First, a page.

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US House Not Strong Enough To Further Marijuana In 2019

Make no mistake about it, the country is still in the same lousy shape with respect to its marijuana laws than it was last year and the year before that.

For a group that keeps getting their butts handed to them every year, marijuana advocates sure are an optimistic bunch. All one needs to do is scour the Internet and they will find a list of fluffy stories talking about how 2019 was the best year yet for cannabis reform in the United States.

But the truth is, there weren’t any real victories to speak of, certainly not at the federal level, like the national advocacy organizations want America to believe. Nope, make no mistake about it, the country is still in the same lousy shape with respect to its marijuana laws than it was last year and the year before that. But what happened exactly to prevent pot from making significant strides? And is there any way in hell that we will see a different outcome in the new year? 

Before Democrats took over the U.S. House of Representatives at the beginning of the year, there was a lot of discussion about how the party was going to make furthering the cannabis movement part of its agenda. Representative Earl Blumenauer of Oregon, one of the founding members of the Congressional Cannabis Caucus, was the most vocal about ushering in some change. 

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Last October, the lawmaker released what he called a “Blueprint to Legalize Marijuana in the 116th Congress,” which was perhaps an overly optimistic outline on how he and the other donkey-eared suits planned to end pot prohibition starting January 2019. And to be fair, they tried. 

Two pieces of marijuana legislation (SAFE and MORE Acts) made their way through the House Judiciary Committee earlier this year, and SAFE (a banking bill disguised as pot legislation) actually earned itself a successful vote by the full House. Nothing like this had ever happened before.

Of course, the news that the lower chamber was finally taking action on pot-related measures sparked a bit of excitement on the scene. This was especially true in the case of the MORE Act, which seeks to end pot prohibition nationwide and toss money at communities ravaged by the drug war.

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There was even a little chatter on social media networks from some folks who believed that since the measure had been approved by a House committee, marijuana is now legal at the national level. Presumably, these folks are the ones who flunked U.S. government in high school.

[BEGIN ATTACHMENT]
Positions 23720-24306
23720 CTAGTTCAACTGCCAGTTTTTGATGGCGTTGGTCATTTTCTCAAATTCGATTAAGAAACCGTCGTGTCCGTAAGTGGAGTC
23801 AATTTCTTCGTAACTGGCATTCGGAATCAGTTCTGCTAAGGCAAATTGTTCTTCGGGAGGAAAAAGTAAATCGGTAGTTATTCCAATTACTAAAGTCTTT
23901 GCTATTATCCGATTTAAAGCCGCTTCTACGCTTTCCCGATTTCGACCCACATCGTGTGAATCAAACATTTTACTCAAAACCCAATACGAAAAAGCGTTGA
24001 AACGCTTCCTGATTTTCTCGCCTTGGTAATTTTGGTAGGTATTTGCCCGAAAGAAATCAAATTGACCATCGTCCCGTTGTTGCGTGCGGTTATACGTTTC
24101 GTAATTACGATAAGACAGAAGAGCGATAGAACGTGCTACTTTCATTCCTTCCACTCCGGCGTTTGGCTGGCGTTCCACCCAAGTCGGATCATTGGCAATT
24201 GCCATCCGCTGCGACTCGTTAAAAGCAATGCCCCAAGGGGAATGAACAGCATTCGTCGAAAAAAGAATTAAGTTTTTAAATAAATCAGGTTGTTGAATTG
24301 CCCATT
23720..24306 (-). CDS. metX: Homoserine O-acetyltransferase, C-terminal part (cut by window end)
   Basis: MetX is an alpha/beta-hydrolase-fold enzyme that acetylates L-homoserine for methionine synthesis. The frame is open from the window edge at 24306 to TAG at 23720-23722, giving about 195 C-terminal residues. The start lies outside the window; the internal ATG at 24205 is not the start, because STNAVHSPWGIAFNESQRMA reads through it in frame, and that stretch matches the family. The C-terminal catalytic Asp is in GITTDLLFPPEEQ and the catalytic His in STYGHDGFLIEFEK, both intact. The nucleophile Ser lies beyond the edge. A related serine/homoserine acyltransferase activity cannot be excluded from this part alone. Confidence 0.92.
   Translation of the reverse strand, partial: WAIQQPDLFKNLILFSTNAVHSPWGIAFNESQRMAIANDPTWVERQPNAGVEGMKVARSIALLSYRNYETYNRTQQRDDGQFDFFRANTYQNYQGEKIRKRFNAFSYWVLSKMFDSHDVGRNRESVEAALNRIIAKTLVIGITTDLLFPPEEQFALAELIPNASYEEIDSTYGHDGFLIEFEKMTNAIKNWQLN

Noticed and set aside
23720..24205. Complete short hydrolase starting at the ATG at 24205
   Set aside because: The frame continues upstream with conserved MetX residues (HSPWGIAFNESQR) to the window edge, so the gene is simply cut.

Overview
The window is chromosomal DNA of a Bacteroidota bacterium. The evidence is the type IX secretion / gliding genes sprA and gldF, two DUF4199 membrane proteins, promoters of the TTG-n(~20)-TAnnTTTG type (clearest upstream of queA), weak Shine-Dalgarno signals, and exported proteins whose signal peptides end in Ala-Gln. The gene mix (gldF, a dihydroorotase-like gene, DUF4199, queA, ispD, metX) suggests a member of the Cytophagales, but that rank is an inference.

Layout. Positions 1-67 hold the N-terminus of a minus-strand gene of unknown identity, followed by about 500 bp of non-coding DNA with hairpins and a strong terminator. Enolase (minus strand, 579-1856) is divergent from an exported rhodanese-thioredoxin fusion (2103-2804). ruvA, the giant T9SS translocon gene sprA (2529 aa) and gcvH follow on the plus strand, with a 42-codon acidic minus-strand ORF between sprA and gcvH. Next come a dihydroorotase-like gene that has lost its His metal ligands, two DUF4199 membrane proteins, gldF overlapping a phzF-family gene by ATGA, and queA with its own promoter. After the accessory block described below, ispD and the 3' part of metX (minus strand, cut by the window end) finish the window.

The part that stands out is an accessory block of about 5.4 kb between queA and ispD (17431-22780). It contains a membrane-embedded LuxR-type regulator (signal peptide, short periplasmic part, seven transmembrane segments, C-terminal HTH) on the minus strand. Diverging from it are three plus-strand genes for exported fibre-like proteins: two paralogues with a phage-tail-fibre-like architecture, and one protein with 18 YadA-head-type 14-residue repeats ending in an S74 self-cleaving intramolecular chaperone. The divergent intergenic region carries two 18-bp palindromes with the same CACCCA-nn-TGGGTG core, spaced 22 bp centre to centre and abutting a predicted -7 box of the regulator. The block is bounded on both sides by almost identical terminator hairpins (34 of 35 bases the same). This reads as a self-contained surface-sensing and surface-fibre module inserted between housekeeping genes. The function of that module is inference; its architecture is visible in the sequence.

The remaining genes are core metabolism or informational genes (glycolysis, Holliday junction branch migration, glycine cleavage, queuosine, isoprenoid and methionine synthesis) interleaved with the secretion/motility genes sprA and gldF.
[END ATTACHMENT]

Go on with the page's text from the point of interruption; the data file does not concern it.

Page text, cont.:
US Government Avoids Marijuana Legalization Because Its Earning More Money Under Prohibition
Photo by Carol M. Highsmith’s America, Library of Congress collection via rawpixel.com

Unfortunately, neither SAFE or MORE has a shot of going the distance this year in Congress, and that’s for one reason and one reason alone. The Senate still has all the power, and it’s not letting anything cannabis-related to be heard. Senate Majority Leader Mitch McConnell and crew are hanging on tight to the ways of prohibition, and that doesn’t seem likely to change anytime soon. 

In fact, it really depends on the outcome of the 2020 election as to whether pot reform will see some progress on Capitol Hill in the years to come. The Democrats have a shot next year at winning enough Senate seats to take over the upper chamber, establishing dominance on the Hill, tossing McConnell off of his throne and getting down to business. This, of course, would be good for marijuana.

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But then again, we could just as easily see Republican rule in the upper chamber for six more years. And that’s not good for weed, not at all. Not unless the party and a reelected President Trump decides to take the issue under its wing, which is a possible scenario, according to Blumenauer. “If we fail to act swiftly, I fear as the 2020 election approaches, Donald Trump will claim credit for our work in an effort to shore up support — especially from young voters,” Blumenauer wrote in his 2018 Blueprint. “Democrats must seize the moment.” 

But they never really did. 

As of recently, the House focus has shifted to impeaching President Trump rather than doing anything to change the nation’s drug laws. There is even speculation that this act of vengeance and the lingering grudge may come back to haunt them if they do, in fact, take over Congress in 2021.

It’s anyone’s guess at this juncture how the 2020 election will shake out. But for now, it is essential to understand that House Democrats don’t have the power to legalize marijuana, no matter how many pieces of legislation they push through. And this year’s failure proves it. By all accounts, making the pot-loving public believe the House has enough clout to inspire change was the biggest failure of 2019. And sadly, America should expect nothing more than the same next year.

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